Slate editor Dan Kois and his wife, Alia Smith, uprooted their family to live for a year in four different places—New Zealand, the Netherlands, Costa Rica, and rural Kansas. It may sound like an epic adventure, but even in paradise, there are bad days. How did they survive when things didn’t go right, they fought, or they missed home? On a recent episode of How To!, host Charles Duhigg talked with Kois, Smith, and their two daughters about how they learned to make peace with the rough patches.
For one, don’t insist that your kids will appreciate all this later. The lessons Kois and his family learned just might help yours the next time you’re experiencing a meltdown during your own family adventure. Part of their discussion, condensed and edited for clarity, is below.
Dan Kois: I think that those first three months in New Zealand did have a real feeling of an extended vacation for everyone. Even though the kids had to go to school, they weren’t their schools and they weren’t particularly academically rigorous. They were a little more chill, a little more fun. We were doing all kinds of fun activities.
Harper Kois: It was like camp.
Dan Kois: We were visiting fun places.
Harper Kois: It was like somehow a better version of home, I feel like, because we had this really nice house.
Dan Kois: You had lots of friends, right, Harper?
Harper Kois: Yeah, I made lots of friends.
Charles Duhigg: The whole family loved New Zealand. Neighbors invited them over for dinner. It was a beautiful and exotic place. The kids were popular at school and they had a really easy time making new friends. But, even though New Zealand was such an easy entry, the Koises learned the next lesson pretty quickly. Setting expectations for both kids and for parents is really important.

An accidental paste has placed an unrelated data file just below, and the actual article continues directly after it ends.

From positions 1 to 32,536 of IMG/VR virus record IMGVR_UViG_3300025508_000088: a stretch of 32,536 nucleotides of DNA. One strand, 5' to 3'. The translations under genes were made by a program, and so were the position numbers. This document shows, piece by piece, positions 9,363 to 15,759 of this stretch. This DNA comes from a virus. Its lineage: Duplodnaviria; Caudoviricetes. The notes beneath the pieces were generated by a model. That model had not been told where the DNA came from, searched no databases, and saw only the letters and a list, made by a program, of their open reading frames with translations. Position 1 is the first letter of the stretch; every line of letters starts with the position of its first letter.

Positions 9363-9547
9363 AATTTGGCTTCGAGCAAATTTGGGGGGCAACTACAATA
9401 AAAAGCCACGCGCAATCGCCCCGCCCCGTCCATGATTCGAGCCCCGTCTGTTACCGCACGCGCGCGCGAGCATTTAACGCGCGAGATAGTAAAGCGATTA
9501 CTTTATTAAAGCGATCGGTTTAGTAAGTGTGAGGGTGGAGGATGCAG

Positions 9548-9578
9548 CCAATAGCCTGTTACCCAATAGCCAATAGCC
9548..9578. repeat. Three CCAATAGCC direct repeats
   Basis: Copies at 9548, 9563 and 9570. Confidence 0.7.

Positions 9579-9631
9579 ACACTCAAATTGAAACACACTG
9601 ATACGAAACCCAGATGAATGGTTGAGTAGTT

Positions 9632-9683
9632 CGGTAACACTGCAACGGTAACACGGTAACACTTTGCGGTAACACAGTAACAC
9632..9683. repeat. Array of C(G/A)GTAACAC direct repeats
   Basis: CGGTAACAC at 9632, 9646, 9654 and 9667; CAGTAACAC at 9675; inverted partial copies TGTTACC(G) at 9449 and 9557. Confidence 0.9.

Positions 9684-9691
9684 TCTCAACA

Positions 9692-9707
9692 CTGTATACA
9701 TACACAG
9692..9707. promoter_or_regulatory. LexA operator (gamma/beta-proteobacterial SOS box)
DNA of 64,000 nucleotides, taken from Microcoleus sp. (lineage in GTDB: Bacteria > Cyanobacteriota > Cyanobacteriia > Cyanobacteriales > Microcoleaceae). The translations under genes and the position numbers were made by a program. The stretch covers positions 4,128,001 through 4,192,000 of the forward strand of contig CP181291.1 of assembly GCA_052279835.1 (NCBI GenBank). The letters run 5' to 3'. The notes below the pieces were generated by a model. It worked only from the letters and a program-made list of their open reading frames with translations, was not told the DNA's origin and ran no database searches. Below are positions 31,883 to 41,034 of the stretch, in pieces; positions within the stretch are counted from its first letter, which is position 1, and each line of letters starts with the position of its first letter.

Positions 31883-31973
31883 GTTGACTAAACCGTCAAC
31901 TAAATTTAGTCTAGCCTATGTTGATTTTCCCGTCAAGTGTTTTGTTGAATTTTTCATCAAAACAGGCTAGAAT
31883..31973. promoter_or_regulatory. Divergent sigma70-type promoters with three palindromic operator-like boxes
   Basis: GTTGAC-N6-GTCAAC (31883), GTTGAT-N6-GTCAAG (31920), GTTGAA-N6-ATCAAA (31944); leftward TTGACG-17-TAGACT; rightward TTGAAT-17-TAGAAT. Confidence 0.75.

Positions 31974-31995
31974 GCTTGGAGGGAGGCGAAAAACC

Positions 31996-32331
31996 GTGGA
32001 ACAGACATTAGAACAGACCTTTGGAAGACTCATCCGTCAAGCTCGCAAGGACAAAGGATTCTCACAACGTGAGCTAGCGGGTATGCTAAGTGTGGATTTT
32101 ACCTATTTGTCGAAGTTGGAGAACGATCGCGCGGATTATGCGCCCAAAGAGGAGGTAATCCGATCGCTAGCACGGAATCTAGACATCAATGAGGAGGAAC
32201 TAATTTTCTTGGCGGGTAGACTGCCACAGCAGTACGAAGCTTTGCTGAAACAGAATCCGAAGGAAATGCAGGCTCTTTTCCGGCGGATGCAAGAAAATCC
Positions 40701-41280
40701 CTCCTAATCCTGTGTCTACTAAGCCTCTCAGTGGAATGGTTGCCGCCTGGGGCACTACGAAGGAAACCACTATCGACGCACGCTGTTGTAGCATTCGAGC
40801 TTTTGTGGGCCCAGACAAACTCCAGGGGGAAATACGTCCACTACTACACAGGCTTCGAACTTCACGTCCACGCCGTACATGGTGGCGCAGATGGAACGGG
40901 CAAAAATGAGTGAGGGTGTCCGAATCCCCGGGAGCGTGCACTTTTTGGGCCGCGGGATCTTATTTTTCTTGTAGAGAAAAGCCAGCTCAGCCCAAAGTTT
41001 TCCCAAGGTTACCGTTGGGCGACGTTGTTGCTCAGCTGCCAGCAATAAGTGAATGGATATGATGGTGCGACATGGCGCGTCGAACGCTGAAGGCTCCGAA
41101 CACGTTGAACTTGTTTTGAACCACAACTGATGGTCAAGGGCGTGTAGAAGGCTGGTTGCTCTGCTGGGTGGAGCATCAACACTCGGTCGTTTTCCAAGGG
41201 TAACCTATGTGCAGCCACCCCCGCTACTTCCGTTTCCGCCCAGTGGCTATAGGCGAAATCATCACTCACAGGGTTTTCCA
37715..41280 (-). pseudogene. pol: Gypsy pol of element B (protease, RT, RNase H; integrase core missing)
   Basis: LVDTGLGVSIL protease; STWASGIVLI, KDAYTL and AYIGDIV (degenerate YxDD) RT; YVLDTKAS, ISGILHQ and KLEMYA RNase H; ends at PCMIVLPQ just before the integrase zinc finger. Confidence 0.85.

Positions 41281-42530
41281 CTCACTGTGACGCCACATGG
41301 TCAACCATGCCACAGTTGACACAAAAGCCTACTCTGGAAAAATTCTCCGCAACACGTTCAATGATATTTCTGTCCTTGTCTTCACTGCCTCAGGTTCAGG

Dan Kois: Right, and part of the idea of this trip was to have normal days, right? It wasn’t Disneyland. It wasn’t supposed to be Disneyland. It was supposed to be life, but just in different places. So in New Zealand, the very first attempt we made at trying to experience the great outdoors and become an outdoorsy family the way Kiwis are was a pretty simple day hike.
And I definitely had these visions of how appreciative and happy my kids would be at the end of it. And the trip itself was fun. But then when my kids did not, at the end of it, seem as appreciative or overjoyed about the experience as I sort of hoped or expected they would be, I ended up getting in a huge fight with Lyra about some bullshit. And that was an object lesson for me about the ways that my expectations, not only about how things would go, but how they would respond, were wrecking it for people.
Alia Smith: Yeah. I felt that way, especially in the Netherlands because, as an adult, I really wanted to do all this stuff that being in Europe allows you to do. Which is go to historic sites, go to museums, go see a bunch of old stuff, look at art, look at architecture, etc. And the kids were just not at all interested in that. And it was frustrating to me. I thought, why aren’t you having fun? This is an amazing experience. Please, you know, eat it up, soak it up, like it. And that was not useful.